Hearing a ripple in space time

From the New York Times:

A team of scientists announced on Thursday that they had heard and recorded the sound of two black holes colliding a billion light-years away, a fleeting chirp that fulfilled the last prediction of Einstein’s general theory of relativity.

That faint rising tone, physicists say, is the first direct evidence of gravitational waves, the ripples in the fabric of space-time that Einstein predicted a century ago. (Listen to it here.) It completes his vision of a universe in which space and time are interwoven and dynamic, able to stretch, shrink and jiggle. And it is a ringing confirmation of the nature of black holes, the bottomless gravitational pits from which not even light can escape, which were the most foreboding (and unwelcome) part of his theory.

Einstein’s general theory of relativity describes how space and time bend, as a consequence of the effects of mass's gravity, and as a result of the non-uniform motion of acceleration. Dr. Kip Thorne of the California Institute, an integral member of the LIGO team suggested that the black holes observed created a storm "in which the flow of time speeded, then slowed, then speeded," he said. "A storm with space bending this way, then that."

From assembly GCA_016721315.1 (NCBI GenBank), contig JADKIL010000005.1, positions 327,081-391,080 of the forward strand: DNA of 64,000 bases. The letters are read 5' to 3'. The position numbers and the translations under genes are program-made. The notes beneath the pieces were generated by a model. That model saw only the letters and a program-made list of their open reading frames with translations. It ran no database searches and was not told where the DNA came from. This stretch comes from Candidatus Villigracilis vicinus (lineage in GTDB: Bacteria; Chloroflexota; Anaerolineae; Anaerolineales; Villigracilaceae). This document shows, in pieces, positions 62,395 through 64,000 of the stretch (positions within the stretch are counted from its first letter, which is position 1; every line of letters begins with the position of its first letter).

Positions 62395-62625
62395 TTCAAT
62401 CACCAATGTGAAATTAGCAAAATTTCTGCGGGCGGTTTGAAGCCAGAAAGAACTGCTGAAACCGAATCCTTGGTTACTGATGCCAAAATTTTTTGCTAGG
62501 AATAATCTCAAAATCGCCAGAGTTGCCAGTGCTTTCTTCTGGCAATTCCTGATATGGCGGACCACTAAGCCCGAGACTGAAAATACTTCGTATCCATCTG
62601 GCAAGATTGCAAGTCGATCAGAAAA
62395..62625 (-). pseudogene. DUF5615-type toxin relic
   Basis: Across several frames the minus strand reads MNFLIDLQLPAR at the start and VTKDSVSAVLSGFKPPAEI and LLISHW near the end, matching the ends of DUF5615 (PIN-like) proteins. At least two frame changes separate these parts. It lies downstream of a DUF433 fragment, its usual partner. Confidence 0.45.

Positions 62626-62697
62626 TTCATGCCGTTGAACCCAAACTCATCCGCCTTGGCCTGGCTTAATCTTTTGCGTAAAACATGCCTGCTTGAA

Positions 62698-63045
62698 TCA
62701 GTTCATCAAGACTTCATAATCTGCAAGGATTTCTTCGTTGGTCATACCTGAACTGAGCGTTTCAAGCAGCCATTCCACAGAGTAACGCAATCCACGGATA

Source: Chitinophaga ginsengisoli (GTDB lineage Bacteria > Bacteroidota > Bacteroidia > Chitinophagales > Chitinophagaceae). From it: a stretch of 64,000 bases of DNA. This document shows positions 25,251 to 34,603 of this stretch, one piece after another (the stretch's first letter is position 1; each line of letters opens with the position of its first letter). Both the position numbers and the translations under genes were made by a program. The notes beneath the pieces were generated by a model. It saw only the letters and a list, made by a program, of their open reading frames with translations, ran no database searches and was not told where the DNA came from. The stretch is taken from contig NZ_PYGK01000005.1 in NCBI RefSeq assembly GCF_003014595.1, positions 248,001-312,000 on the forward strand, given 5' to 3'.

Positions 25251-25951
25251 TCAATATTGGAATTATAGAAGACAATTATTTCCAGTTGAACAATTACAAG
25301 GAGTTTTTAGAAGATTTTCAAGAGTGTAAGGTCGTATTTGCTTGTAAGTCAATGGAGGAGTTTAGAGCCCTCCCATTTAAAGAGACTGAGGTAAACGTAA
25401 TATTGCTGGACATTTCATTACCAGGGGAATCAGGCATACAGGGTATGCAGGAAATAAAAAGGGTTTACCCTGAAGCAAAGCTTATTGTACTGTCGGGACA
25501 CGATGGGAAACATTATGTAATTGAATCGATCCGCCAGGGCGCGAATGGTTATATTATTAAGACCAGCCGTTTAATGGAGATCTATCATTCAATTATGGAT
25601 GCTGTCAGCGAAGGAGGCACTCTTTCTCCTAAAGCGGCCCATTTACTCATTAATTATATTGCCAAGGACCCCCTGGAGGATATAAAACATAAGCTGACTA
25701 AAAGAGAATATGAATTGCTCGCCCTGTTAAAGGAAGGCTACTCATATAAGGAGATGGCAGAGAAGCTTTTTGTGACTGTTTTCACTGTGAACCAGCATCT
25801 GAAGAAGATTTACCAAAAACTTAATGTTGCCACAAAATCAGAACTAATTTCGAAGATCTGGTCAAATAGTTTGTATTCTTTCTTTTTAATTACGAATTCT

To put this as simply as possible, neither space nor time should be thought of as unchangeable or universal frameworks. Massive amounts of gravitational force has the ability to quite literally manipulate space time in measurable ways, this experiment directly reaffirmed this idea.

Consider then that there is no universal present moment that corresponds to the entire universe, gravity and acceleration make that quite impossible.

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